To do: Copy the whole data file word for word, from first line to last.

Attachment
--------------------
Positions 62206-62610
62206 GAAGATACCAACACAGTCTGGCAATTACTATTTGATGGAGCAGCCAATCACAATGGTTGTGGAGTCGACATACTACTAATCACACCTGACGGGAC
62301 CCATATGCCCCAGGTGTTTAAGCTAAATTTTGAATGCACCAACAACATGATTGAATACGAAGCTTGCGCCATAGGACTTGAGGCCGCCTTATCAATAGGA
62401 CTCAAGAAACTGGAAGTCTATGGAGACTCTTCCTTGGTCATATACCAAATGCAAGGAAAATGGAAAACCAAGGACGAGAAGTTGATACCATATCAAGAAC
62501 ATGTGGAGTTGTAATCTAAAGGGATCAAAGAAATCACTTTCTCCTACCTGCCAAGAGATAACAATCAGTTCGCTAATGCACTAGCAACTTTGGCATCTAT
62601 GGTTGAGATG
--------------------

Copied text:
Positions 62206-62610
62206 GAAGATACCAACACAGTCTGGCAATTACTATTTGATGGAGCAGCCAATCACAATGGTTGTGGAGTCGACATACTACTAATCACACCTGACGGGAC
62301 CCATATGCCCCAGGTGTTTAAGCTAAATTTTGAATGCACCAACAACATGATTGAATACGAAGCTTGCGCCATAGGACTTGAGGCCGCCTTATCAATAGGA
62401 CTCAAGAAACTGGAAGTCTATGGAGACTCTTCCTTGGTCATATACCAAATGCAAGGAAAATGGAAAACCAAGGACGAGAAGTTGATACCATATCAAGAAC
62501 ATGTGGAGTTGTAATCTAAAGGGATCAAAGAAATCACTTTCTCCTACCTGCCAAGAGATAACAATCAGTTCGCTAATGCACTAGCAACTTTGGCATCTAT
62601 GGTTGAGATG